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I have a new author site that I want to make available from a domain that I had previously used Apache rewriting to bounce traffic to my Amazon site, [R=301,L], which I want to serve up as my own site. I also have a new domain for the interim at least.

Is there (are there) particular durations of times when Chrome in particular will store 301 cached redirects? Some other questions, How long do browsers cache HTTP 301s? and How is 301 redirect implemented by different browsers? , ask, and the answer is given that some browsers do not cache, some cache for the session, and Chrome and IE10 cache in a way that will survive a browser restart, but don't specify how long. Longer than the other browsers tested, but the amount is still unspecified.

So how long does Chrome store a 301 redirect? The questions cited do not specify what it is for Chrome or IE10.

6
  • Even if you knew how long it was stored, would you want to rely on it?
    – Mooseman
    Apr 22, 2013 at 19:07
  • 1
    Not by choice... but I have an Amazon author site at amazon.com/author/cjshayward , which I 301'ed cjshayward.com to. I've acquired and am using cjsh.name for the new site, also served up as cjshayward.com, and it would be nice to know that after a month the scaffolding domain name can be removed. Apr 23, 2013 at 17:34
  • Why not keep the 301?
    – Mooseman
    Apr 23, 2013 at 18:34
  • 10
    I'm afraid the answer might be 'until you clear the cache'. If you don't clear the cache, possibly until the heat death of the universe. But I'm not entirely sure. Nov 18, 2013 at 3:00
  • 1
    Please tell chrome we need a way out of this 301 hell hole: bugs.chromium.org/p/chromium/issues/…
    – B T
    Aug 1, 2016 at 2:15

6 Answers 6

143

I resolved this by opening dev tools (F12), click "Network", then click the "Preserve log" checkbox, and make the request that results in the cached 301. Right-click the request that results in the 301 and click "clear browser cache". Try again and then 301 should no-longer be cached.

9
  • 3
    That works well. Alternatively, having the Disable cache checkbox checked in the dev tools while loading the page also does the trick.
    – Simon
    Apr 4, 2017 at 12:52
  • 8
    Disable Cache didn't work for me, had to do what Sam said. Dec 25, 2017 at 13:01
  • For me it was enough just to make request using fetch
    – piotr_cz
    Jan 4, 2018 at 8:50
  • Disable Cache use to work for me but not anymore I am fairly sure.
    – johnsnails
    Feb 15, 2018 at 1:55
  • 2
    This doesn't actually answer the original question which was "How long does Chrome cache 301 redirects?".
    – Simon East
    Apr 19, 2018 at 1:49
53

Go to chrome://net-internals and at the far right open the drop-down and choose "Clear Cache". As of version 48, this was the only thing that worked for me to clear a cached 301.

Update: Unfortunately, as of version 71 (Dec 2018) Google has removed the net-internals feature.

5
  • Works on chrome v55 :-) Jan 27, 2017 at 17:41
  • This solution also works on Chrome for Android, where clearing browsing history didn't seem to help at all. Sep 11, 2017 at 19:42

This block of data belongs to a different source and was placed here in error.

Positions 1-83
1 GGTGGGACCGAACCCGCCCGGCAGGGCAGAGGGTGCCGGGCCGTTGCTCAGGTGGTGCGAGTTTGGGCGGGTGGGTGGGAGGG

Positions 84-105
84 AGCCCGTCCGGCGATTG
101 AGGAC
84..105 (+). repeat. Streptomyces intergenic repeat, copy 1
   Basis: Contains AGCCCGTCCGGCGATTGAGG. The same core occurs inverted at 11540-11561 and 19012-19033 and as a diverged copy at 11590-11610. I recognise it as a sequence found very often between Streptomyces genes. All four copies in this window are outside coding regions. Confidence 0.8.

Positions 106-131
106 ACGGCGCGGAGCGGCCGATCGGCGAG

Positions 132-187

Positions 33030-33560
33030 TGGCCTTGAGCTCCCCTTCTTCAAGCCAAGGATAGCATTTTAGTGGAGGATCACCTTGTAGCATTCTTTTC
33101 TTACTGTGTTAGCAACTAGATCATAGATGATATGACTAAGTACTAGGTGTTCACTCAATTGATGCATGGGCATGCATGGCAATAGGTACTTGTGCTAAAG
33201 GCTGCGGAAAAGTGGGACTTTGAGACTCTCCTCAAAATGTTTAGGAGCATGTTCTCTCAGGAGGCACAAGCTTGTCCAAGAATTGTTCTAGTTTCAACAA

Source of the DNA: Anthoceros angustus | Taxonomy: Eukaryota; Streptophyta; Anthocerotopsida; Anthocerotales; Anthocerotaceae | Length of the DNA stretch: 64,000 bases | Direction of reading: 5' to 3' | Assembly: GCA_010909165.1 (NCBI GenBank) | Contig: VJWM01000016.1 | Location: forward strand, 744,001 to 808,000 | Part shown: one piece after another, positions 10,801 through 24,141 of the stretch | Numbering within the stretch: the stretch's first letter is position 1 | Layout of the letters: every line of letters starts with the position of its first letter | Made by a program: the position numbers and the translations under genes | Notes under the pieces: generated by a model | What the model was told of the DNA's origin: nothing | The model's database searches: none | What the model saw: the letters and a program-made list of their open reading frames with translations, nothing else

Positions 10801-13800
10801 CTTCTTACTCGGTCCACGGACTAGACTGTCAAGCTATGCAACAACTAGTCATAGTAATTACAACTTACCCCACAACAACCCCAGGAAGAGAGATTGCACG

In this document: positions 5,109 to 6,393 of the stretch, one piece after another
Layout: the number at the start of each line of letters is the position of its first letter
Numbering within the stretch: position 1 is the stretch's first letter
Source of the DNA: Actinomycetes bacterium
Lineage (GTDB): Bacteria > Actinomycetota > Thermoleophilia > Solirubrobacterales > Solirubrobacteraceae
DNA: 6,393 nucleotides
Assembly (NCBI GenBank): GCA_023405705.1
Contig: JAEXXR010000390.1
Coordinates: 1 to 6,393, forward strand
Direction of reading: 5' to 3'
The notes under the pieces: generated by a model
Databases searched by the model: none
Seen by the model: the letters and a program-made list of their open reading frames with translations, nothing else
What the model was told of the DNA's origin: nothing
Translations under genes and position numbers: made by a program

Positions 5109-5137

• did not seem to work in Chrome 63.0.3239.132. I had to use the accepted answer.
    – imjosh
    Jan 19, 2018 at 1:47
  • Just worked in 64.0.3282.186 (Official Build) (64-bit)
    – ryanovas
    Mar 5, 2018 at 12:59
  • Worked on Version 67
    – Kareem
    Jun 7, 2018 at 1:40
13

The "view-source:"-solution does not work for me in Google Chrome; but using the developer tools and setting "disable cache" to true/checked in the Network-tab forces a re-evaluation. BTW: temporary circumvention can be achieved in an anonymous-session (Ctrl+Shift+N) or by adding some fake query-argument, like "?foo=bar", to the URL.

3
  • 1
    Thanks - made my day. Strangely, though, this doesn't work for localhost.
    – Olaf
    Nov 27, 2014 at 16:42
  • 1
    Thank you so much, this was driving me mad! @Olaf are you sure? I just used this to stop http://localhost:8000 from redirecting to https://localhost:8000 Oct 21, 2016 at 13:47
  • At least it didn't work two years ago. Maybe it does now.
    – Olaf
    Oct 21, 2016 at 14:47
4

In either Chrome or Firefox, you can refresh the redirect by typing "view-source:redirect.yoursite.com" and hitting enter. Then, refresh that page. Now, that should force Chrome or Firefox to refresh the redirect.

0
4

The simplest solution to this is to open up F12 dev tools, check disable cache and then visit the place generating the 301 redirect. This should update to the newer version.

disable cache

3
  • Just tried this and sadly it doesn't work :/. Chrome: 73.0.3683.103
    – JohnLBevan
    Jun 24, 2019 at 15:59
  • @JohnLBevan "Disable cache" in network only works when dev tool is opened.
    – Tony Wang
    Oct 24, 2019 at 6:38
  • This feature doesn't appear to prevent caching of 301s anymore. Unsure of when it stopped. Apr 16, 2020 at 22:11
2

For example we have cached redirect from http://example.com to https://example.com

  1. Go to Network tools
  2. Check "Preserve log"
  3. Go to http://example.com (it will redirect to https)
  4. Right click on refresh button and click on "Empty cache and Hard Reload"

screenshot

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